Branch Rickey Net Worth

How much is Branch Rickey worth?

Net Worth:$3 Million
Profession:Professional Baseball Player
Date of Birth:December 20, 1881
Country:United States of America
1.75 m

About Branch Rickey

American baseball player and sports executive Branch Rickey had a net worth of $3 million dollars at the time of his death, in 1965. Rickey was instrumental in breaking Major League Baseball’s color barrier by signing black player Jackie Robinson.
  • Born: Dec. 20, 1881
  • Died: Dec. 9, 1965
  • Hometown: Pike County, Ohio
  • Height: 5-9
  • Weight: 175 pounds
  • Bats: Left
  • Throws: Right
  • Family: Wife, Jane; one son, four daughters; Branch Jr. was the Dodgers’ farm director and assistant general manager; grandson Branch Barrett Rickey is president of the Pacific Coast League
  • Primary position: Catcher

Playing career:

  • As a student at Ohio Wesleyan University, he played professional football for the Shelby Blues of the Ohio League, which later became the NFL.
  • Broke into the big leagues with the St. Louis Browns in 1905 and hit .284 in 65 games in 1906. Was sold to the New York Highlanders a year later but struggled as a catcher and injured his throwing arm, retiring after the 1907 season with a career batting average of .239.

Coaching/front office career:

  • The first modern general manager, Rickey is among the most innovative minds in baseball history, and his Cooperstown-worthy accomplishments don’t even fit on a Hall of Fame plaque. He was the architect of the modern minor league system, built the first full-time spring training facility, was a pioneer in the use of statistical analysis, introduced the batting helmet and, of course, signed Jackie Robinson, breaking the color barrier in Major League Baseball.
  • Attended the University of Michigan and earned a law degree while managing the school baseball team.
  • Re-joined the St. Louis Browns organization in 1913 and became the team’s manager later that season. His teams were 139-179 from 1913-15.
  • Was an officer in the U.S. Army in World War I, commanding a unit that included Ty Cobb and Christy Mathewson..
  • Became the team president and manager of the St. Louis Cardinals in 1919, and managed the team through 1925, going 458-485 and never finishing about third place.
  • Turning his attention to the business side of the team, invested in several minor league teams and becoming the architect of what became the minor league baseball system, with 32 teams in several levels of the minor leagues all affiliated with the Cardinals. Those efforts built the “Gashouse Gang” Cardinals — Hall of Famers Dizzy Dean, Stan Musial, Joe Medwick and Enos Slaughter were among the players brought up in the system — and other teams followed his lead. The Cardinals won the World Series in 1926, 1931, 1934 and 1942. His teams also won pennants in 1928 and 1930.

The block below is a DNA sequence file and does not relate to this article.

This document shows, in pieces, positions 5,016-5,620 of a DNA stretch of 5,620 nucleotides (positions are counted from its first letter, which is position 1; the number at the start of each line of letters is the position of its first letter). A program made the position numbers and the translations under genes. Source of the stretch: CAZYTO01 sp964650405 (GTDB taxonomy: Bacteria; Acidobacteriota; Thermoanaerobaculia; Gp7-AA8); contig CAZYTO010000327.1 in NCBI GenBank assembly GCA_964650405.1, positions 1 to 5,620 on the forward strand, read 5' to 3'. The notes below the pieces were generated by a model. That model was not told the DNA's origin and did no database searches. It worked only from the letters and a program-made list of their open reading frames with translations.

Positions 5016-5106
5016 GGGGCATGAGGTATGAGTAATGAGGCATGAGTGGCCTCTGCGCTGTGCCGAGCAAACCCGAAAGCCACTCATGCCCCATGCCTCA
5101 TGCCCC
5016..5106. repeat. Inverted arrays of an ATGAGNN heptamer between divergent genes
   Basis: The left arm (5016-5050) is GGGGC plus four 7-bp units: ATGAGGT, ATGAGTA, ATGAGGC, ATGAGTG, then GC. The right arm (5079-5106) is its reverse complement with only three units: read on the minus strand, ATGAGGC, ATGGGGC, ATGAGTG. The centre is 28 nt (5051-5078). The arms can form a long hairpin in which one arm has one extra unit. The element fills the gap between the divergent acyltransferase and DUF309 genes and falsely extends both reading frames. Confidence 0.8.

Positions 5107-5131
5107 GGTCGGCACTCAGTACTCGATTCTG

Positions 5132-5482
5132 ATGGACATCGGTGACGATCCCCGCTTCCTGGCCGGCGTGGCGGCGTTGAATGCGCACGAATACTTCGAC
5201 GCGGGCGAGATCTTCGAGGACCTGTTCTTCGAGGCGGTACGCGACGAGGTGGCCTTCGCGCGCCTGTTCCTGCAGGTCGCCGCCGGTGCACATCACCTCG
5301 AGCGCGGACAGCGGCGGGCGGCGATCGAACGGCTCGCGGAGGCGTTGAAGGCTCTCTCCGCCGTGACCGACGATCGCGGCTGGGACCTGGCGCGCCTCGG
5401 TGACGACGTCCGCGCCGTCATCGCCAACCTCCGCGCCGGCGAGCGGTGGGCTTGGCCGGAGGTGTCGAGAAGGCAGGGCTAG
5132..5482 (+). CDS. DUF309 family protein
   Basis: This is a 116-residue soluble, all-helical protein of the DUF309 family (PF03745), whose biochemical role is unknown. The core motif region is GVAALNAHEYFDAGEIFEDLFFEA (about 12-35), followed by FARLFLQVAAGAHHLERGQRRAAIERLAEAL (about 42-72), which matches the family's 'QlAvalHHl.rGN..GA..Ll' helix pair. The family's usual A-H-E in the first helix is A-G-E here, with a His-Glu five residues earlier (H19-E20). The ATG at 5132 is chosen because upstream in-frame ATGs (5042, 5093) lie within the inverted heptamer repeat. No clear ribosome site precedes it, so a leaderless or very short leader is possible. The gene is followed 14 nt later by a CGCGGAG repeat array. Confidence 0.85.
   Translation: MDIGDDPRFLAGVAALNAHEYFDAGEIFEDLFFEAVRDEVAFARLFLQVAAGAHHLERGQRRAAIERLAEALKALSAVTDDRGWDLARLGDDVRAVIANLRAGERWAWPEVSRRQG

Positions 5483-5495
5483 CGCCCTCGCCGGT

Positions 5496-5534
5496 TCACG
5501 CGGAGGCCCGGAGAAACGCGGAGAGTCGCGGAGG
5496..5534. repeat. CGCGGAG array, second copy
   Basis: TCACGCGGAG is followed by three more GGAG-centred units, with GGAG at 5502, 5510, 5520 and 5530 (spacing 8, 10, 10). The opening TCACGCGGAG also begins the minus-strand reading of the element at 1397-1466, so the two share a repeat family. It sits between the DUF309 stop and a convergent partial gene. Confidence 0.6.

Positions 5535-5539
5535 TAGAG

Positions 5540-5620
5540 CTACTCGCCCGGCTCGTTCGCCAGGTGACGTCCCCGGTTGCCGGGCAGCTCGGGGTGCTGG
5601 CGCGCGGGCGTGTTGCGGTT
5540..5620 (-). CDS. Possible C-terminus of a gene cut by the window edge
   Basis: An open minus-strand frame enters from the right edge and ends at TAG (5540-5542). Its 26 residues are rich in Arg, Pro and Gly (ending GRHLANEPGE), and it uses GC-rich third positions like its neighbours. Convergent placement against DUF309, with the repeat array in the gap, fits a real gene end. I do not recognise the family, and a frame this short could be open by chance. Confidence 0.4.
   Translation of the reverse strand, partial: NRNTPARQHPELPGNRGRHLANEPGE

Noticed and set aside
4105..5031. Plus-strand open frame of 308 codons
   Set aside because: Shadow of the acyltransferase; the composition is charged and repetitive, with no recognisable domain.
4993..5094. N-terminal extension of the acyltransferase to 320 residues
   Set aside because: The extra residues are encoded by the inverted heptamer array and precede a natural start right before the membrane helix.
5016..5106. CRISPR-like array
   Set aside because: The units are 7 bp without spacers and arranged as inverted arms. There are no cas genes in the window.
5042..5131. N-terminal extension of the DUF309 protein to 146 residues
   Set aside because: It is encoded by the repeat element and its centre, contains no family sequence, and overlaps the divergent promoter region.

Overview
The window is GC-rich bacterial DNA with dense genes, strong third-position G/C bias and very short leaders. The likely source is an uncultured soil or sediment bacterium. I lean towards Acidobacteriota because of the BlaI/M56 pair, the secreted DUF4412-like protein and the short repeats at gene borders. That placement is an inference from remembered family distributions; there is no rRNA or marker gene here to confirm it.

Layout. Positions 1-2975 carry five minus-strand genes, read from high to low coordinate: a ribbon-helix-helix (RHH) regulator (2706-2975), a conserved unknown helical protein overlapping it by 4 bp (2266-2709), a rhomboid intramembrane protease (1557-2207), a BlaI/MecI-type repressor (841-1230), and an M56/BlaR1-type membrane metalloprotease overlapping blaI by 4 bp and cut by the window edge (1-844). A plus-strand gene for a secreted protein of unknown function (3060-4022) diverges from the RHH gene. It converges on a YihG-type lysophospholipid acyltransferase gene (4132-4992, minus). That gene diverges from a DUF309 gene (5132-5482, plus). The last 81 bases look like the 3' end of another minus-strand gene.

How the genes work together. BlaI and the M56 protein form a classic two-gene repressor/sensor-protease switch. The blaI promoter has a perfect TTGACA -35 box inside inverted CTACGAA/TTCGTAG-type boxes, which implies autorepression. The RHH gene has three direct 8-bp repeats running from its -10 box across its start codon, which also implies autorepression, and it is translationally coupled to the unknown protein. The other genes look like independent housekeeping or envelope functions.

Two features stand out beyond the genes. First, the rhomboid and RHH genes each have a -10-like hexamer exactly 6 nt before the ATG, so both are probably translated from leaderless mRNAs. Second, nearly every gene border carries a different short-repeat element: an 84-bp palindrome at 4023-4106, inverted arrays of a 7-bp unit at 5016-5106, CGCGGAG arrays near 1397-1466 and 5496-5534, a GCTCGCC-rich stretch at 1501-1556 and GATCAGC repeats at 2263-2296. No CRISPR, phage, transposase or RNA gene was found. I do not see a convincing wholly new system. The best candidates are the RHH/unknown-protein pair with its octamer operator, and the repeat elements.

• Hired away by the Brooklyn Dodgers in 1942, where he proceeded to build a winner and ignored baseball’s unwritten rule by signing Robinson to a minor-league contract in August 1945. Robinson became a Hall of Famer, and by 1952, there were 150 black players in the majors or minors.
  • Rickey’s Dodgers won NL pennants in 1947 and 1949.
  • Was bought out be Walter O’Malley in 1950 and became the general manager of the Pittsburgh Pirates. Among the players he signed as GM was Hall of Fame outfielder Roberto Clemente, generally regarded as the first Latin American baseball star. He retired in 1955.
  • Tried to form a third major league — dubbed the Continental League — in 1959. To thwart his efforts, Major League Baseball expanded by four teams in 1961 and 1962.
  • Elected to the Hall of Fame as a contributor in 1967, two years after his death.

Off the field:

  • Became an acclaimed public speaker. He collapsed in the middle of a speech in 1965 in Missouri and died a week later.
  • The Branch Rickey Award each season is given to an MLB player for their contributions to community service.

Famous quotes:

  • “Ethnic prejudice has no place in sports, and baseball must recognize that truth if it is to maintain stature as a national game.”
  • “If things don’t come easy, there is no premium on effort. There should be joy in the chase, zest in the pursuit.”
  • “It (a baseball box score) doesn’t tell how big you are, what church you attend, what color you are, or how your father voted in the last election. It just tells what kind of baseball player you were on that particular day.”
  • “Luck is the residue of design.”
  • “It is not the honor that you take with you, but the heritage you leave behind.”

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